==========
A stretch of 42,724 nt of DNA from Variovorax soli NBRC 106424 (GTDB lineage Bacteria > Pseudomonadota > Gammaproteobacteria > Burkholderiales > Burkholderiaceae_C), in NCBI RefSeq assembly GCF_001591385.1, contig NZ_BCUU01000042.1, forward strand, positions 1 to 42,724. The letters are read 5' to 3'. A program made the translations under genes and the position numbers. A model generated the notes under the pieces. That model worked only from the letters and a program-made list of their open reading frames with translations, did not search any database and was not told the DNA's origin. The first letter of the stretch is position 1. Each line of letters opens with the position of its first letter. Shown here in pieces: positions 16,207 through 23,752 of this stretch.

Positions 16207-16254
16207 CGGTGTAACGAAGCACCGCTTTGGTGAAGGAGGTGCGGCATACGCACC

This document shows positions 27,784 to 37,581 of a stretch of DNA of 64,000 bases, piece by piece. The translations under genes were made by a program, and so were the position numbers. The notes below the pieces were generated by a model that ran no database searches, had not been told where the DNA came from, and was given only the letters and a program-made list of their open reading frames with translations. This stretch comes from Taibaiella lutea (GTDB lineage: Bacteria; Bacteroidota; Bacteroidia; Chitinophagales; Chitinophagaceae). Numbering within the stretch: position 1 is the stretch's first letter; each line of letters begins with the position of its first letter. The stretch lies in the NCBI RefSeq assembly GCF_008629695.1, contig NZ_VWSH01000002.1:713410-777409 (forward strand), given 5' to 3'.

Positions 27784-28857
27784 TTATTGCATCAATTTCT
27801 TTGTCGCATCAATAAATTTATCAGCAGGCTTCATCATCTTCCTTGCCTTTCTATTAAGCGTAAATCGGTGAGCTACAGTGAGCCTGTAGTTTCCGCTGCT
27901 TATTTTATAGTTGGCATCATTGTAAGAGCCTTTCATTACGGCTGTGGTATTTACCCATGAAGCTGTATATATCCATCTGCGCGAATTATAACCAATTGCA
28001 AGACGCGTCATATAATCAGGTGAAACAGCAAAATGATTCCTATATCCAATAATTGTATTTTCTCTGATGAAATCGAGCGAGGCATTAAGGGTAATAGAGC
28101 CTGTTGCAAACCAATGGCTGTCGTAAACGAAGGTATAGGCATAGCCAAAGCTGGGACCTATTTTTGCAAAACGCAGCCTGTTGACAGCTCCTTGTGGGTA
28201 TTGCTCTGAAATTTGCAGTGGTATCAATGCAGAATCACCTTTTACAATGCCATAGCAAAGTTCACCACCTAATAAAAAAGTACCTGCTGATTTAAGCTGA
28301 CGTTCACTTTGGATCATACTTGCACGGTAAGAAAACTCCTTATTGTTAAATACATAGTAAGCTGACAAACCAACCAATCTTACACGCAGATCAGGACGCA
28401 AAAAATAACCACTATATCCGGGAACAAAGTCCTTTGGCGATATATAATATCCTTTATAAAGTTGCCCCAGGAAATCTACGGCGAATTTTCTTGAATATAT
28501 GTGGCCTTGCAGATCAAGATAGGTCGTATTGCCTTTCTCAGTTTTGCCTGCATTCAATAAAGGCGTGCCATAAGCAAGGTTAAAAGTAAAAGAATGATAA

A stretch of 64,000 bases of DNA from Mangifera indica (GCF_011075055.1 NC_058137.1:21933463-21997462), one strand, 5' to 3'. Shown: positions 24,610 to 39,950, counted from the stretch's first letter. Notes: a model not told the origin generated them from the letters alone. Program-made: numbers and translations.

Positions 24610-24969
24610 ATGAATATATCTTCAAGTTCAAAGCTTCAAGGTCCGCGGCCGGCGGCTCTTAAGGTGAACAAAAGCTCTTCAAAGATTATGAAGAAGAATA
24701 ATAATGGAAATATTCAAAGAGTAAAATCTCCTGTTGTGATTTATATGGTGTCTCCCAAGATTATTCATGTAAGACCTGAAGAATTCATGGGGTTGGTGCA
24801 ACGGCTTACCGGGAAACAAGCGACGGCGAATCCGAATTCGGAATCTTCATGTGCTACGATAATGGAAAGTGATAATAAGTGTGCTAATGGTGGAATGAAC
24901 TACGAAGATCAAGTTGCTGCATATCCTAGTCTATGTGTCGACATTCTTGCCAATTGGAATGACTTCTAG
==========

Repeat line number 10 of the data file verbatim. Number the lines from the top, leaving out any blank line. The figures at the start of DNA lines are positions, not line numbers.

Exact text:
28101 CTGTTGCAAACCAATGGCTGTCGTAAACGAAGGTATAGGCATAGCCAAAGCTGGGACCTATTTTTGCAAAACGCAGCCTGTTGACAGCTCCTTGTGGGTA